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CEO, Dr. Samer Taha: “Welcome to the world of Atoco”

Author: Dr. Samer Taha, CEO of Atoco

When Professor Omar Yaghi pioneered reticular chemistry in the 1990s, he did not envision that this breakthrough could change the world. He was more focused on the task at hand: stitching molecules together to build an entirely new class of materials. Soon, though, he discovered that the unique properties of his novel reticular materials could hold the key to mitigating the causes and effects of global warming. Now, after decades of progressive innovation, the time is right to leverage this technology to help solve our planet’s most significant crisis: climate change.
 Thus, Atoco was born.

Atoco: Solving Problems Through Atomic Precision

The reality is that we continue to bear the consequences of climate change because of the release of greenhouse gases (GHGs) into the atmosphere. Unchecked, the annual average global temperature increase, relative to pre-industrial times, may reach 5 °C or more by the end of this century. One of the most severe consequences of climate change is water scarcity, leading to desertification, arid landscapes, and millions of people having insufficient access to clean water. Atoco addresses both the root cause of climate change (emissions of GHGs) and one of its most damaging consequences, global water scarcity.


How will we accomplish this? Over the last couple of decades, Prof. Yaghi and his team of scientists have been advancing their analytical and synthetic capabilities for the development of these new reticular materials. Thanks to their dedication, this work has advanced to the point where scientists can now design and analyze new reticular materials with atomic precision. This unprecedented level of accuracy and control over never-seen-before materials led Prof. Yaghi to direct the design of these novel materials toward solving both climate change and water scarcity.


From R&D to Transforming Climate Change

I’ve been involved in various R&D and technology commercialization projects since 1999, and I know what it takes to transform fundamental scientific breakthroughs into commercial systems. Additionally, since 2018, I’ve been focusing on attracting investments and resources into green and climate change technologies. So, when Prof. Yaghi and I met, we realized the significant potential of working together, and I was honored to be appointed CEO by the board of Atoco.


Having worked with Prof. Yaghi for several years, I am excited to lead Atoco towards its fullest potential, capitalizing on decades of advancement in reticular chemistry to address the very real challenges before us all. At Atoco, we believe that the solution to some of the biggest problems facing our planet starts from a very small and precise point; it starts from the ability of our scientists to design and analyze novel materials with atomic precision. Our R&D scientists integrate these materials into state-of-the-art systems, forming a new class of transformational climate change solutions.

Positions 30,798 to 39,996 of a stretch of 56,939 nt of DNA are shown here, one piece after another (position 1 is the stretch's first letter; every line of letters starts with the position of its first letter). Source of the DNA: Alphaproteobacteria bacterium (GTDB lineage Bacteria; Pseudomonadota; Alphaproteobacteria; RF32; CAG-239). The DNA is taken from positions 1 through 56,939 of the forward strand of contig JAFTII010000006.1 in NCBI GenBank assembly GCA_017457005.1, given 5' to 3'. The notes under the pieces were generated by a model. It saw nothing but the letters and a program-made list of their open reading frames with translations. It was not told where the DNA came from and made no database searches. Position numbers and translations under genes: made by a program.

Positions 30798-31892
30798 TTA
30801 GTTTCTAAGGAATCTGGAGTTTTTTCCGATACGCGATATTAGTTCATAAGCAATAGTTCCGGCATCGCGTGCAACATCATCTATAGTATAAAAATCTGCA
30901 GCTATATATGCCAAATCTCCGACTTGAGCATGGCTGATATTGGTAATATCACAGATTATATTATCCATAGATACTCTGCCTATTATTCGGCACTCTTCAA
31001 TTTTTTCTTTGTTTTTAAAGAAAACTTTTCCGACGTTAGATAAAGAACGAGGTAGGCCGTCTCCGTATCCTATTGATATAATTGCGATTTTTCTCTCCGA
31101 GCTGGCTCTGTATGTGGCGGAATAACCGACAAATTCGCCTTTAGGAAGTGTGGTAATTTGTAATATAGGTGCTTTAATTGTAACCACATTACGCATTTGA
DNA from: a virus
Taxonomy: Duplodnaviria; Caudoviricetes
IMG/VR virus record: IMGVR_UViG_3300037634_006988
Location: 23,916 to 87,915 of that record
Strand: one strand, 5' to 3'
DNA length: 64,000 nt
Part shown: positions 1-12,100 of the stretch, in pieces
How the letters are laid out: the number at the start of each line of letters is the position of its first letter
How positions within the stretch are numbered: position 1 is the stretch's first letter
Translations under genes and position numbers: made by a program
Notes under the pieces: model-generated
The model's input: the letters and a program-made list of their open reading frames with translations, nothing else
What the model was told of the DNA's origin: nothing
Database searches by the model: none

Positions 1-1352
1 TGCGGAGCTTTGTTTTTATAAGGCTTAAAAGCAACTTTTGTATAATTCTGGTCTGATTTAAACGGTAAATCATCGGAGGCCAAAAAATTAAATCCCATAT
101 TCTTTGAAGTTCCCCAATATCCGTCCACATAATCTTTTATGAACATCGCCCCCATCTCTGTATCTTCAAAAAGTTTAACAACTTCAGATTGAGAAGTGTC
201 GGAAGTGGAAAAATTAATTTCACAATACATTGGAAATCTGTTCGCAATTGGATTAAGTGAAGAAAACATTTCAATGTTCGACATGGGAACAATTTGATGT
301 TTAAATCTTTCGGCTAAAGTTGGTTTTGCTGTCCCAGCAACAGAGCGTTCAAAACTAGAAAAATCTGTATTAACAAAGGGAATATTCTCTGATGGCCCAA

Capturing Water and CO2 Out of Thin Air

Our water harvesting technology can capture and generate pure water from the atmosphere, even in challenging arid conditions with humidity levels below 20 percent. Our solutions are sustainable, energy-efficient, and usable for a broad set of use cases, from drinking water to irrigation or replenishing urban greenery.


Atoco also designs and develops solid-state modules for carbon capture solutions for commercial or industry settings. Our modules support post-combustion capture solutions (PCC) and direct atmospheric capture (DAC) applications. This technology can directly alter carbon output and change the tide in the fight against climate change.

Becoming the Harbinger for Global Solutions

There are endless opportunities where Atoco can collaborate with other industrial partners, governmental organizations, and municipalities for various uses that can benefit from our sustainable and transformational atmospheric water harvesting and carbon capture technologies. I look forward to joining forces with like-minded organizations to serve the planet. At Atoco, we are developing and scaling our technologies that capture water and carbon from the air around us, paving the way for a new economic era, the era of the air economy.


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Leadership Team

Solving water scarcity:

How a breakthrough in atmospheric water harvesting technology could help quench our thirsty planet

Water is the essence of life and our single most precious resource, but its availability is approaching an unprecedented crisis point in parts of our planet. The global issue of water scarcity is one of the most pressing challenges humanity faces today, impacting the lives of millions. As population growth, climate change and unsustainable water management practices place increasing stress on our freshwater supplies, it is clear that a new solution is urgently needed.